Buying books in India


Books are one of the most important aspects of travelling. The Lonely Planet's guide to India makes sure to list the main bookshops for each town. In fact, one advantage of carrying a book as large as the Lonely Planet India (1200 pages) is that one always has emergency reading material.

Having time to read was one of the best things about India. I read dozens of books during my travels (what else are you going to do on a 31 hour train journey?) I visited bookshops ranging from plush Borders-style places a to shelf in a cafe. My favourites were probably the Full Circle Bookshop in Delhi's Khan Market (the cafe, while overpriced, was a good place to relax) and the shelf in Sonam's kitchen in Darjeeling. The photograph above shows Jodhpur's Krishna Book Depot, which had the feel of an old-fashioned English secondhand bookshop.

The books I read were decided by the stock in the shops and those I found in guest-houses – basically books sold in airports and the sort of books that interest travellers. Certain writers turned up everywhere, such as Howard Marks, Paul Coehlo and Salman Rushdie. Haruki Murakami and Milan Kundera were also well-represented. Occasionally you'd see a book that looked marooned, out of place among the others. An example of this was Piers Morgan's celebrity diaries, which I found in Jaisalmer (a fun read, but not as good as the first volume).

Sometimes, when supplies of fresh literature run low, one faces difficult choices. At Ajmer I was down to my last book and, faced with a poor selection, considered buying a copy of the third volume of Lord Archer's prison diaries. I was saved by a visit to Pushkar, which had several good bookshops.

I re-read Lord of the Rings and discovered it was a far, far better book than I remembered. However, revisiting the book while travelling made some shortcomings obvious – Tolkien mentions neither hand sanitizer nor digestive issues. These are notable omissions for what is, effectively, a book about backpacking.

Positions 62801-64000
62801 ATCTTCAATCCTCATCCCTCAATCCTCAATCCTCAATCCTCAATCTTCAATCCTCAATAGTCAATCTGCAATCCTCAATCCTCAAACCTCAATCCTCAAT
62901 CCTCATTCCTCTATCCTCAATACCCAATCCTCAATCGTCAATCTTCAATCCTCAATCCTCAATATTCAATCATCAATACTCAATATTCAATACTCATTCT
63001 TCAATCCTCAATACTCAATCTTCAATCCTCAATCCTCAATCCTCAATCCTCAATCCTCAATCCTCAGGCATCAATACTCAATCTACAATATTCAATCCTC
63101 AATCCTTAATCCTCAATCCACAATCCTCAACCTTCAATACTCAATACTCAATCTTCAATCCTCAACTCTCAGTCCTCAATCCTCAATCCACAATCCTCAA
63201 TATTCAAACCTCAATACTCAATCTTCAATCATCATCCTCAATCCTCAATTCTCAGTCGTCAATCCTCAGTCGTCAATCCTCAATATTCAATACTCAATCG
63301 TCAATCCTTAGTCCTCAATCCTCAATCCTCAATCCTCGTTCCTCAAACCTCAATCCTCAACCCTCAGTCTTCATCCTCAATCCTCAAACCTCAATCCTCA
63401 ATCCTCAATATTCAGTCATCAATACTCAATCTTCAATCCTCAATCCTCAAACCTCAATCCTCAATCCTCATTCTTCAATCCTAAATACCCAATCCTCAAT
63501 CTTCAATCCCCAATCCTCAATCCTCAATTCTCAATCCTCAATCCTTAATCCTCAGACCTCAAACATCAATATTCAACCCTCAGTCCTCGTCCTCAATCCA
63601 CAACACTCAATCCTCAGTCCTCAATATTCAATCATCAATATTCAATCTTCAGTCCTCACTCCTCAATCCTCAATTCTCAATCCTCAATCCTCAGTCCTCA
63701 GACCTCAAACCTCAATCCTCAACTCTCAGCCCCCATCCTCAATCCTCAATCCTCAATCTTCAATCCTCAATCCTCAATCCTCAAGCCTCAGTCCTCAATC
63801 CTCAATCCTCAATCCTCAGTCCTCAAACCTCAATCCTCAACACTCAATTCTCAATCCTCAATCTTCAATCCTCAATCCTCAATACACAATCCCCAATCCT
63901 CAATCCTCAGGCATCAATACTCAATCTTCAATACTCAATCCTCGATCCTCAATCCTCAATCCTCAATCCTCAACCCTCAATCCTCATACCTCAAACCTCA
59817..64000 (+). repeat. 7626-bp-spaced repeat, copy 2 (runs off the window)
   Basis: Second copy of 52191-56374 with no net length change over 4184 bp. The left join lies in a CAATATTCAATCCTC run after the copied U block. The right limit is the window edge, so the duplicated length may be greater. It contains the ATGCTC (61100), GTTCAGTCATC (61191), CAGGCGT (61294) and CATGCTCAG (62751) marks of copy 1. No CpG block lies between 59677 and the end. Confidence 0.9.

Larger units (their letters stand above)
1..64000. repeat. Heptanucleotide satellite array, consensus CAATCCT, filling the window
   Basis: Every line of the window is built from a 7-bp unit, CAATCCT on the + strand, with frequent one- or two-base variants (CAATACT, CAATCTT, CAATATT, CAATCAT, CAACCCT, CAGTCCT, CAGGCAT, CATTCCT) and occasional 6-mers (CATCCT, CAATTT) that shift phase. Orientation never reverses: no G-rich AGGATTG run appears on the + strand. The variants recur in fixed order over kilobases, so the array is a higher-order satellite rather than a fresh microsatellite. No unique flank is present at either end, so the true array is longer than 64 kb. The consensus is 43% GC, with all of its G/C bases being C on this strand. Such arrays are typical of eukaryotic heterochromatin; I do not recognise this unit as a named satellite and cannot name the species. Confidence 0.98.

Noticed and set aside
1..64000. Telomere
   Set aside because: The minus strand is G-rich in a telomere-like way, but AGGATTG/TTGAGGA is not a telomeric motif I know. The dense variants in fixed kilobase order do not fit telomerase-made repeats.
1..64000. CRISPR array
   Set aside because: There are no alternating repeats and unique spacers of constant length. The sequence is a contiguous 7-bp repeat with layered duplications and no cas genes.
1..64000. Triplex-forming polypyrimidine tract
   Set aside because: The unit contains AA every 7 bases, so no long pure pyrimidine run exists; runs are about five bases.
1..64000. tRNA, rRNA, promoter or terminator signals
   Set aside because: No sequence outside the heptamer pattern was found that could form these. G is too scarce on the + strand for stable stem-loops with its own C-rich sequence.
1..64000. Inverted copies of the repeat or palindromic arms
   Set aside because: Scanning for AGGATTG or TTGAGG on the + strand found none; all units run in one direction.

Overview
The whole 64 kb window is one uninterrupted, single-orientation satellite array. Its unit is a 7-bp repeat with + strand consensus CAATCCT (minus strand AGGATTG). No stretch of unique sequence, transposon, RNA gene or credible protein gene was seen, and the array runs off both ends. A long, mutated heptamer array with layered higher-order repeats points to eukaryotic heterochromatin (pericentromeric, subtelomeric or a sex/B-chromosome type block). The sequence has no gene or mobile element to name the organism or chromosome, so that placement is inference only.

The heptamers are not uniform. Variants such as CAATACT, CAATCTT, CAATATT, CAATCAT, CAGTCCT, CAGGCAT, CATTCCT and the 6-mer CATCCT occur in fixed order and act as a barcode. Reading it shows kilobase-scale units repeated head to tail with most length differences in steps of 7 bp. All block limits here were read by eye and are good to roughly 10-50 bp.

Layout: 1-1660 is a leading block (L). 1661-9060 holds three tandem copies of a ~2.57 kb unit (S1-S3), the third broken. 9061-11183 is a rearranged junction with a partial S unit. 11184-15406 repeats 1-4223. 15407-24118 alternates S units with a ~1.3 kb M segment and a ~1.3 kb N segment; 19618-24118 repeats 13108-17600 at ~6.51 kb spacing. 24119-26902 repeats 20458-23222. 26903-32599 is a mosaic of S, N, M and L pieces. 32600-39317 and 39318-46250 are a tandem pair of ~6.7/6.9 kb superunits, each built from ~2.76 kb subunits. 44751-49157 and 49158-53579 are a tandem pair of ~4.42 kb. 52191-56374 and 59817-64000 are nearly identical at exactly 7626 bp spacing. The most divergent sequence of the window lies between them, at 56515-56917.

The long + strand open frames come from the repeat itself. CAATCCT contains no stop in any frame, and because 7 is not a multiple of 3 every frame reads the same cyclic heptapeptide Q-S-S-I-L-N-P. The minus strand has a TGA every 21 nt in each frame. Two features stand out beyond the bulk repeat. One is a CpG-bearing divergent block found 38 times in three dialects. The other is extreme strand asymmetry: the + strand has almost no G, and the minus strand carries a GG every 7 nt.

I also read my way through the whole of Stephen King's Dark Tower sequence. I'd read the first half of it in the 90s and when I came across the whole series in a bookshop decided to read the entire thing. The seven Dark Tower books run to about 3,900 pages. It wasn't terrible, but Tolkien managed a far deeper saga with much less fuss.

While in Bikaner I found a copy of Extremely Loud and Incredibly
Close by Jonathan Safran Foer. This was one of the best books I've read
in years. As delighted as I was by the novel, I was also vexed. How
come no-one raved at me about this book? If I'd not found it in a
guest-house, huddling next to a couple of Ludlum thrillers, I might never
have read it. I now worry that there other modern classics I've missed.

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2 thoughts on “Buying books in India”

  1. Oh so true, when we travelled in SE Asia it was basically a tour of bookshops, everytime we got somewhere new the first thing we sought out was the bookshop! I found a lot of the time books were priced on size/weight and not content, sometimes you found a gem. I read some amazing books, and some rubbish ones (the Davinci Code), there was even one time when I read a Ian M Banks sci fi novel when I got stuck for something to read in Koh Tao (where the bookshops were ridiculously over-priced and I refused to buy there), I found it in the guest house and it was a mighty tome and I was desperately trying to read it before I left, I ended up having to pilfer it and heft it with me…I got a good price for it in the north as it was a weight!!!
    It changed my view of books though, I no longer hoard them, I prefer to let books go on their travels, transient and free these days. Not that I actually get to read anything other than text books at the mo. and having a daughter stops you reading for leisure! Last year we went to Indonesia for a month and I just about read the 2 books I took with me!!

  2. Hi Ayng – Thanks for the comment. I agree with you about travel and book hoarding. Only being able to carry half a dozen books makes the decisions about what to take a lot more interesting!

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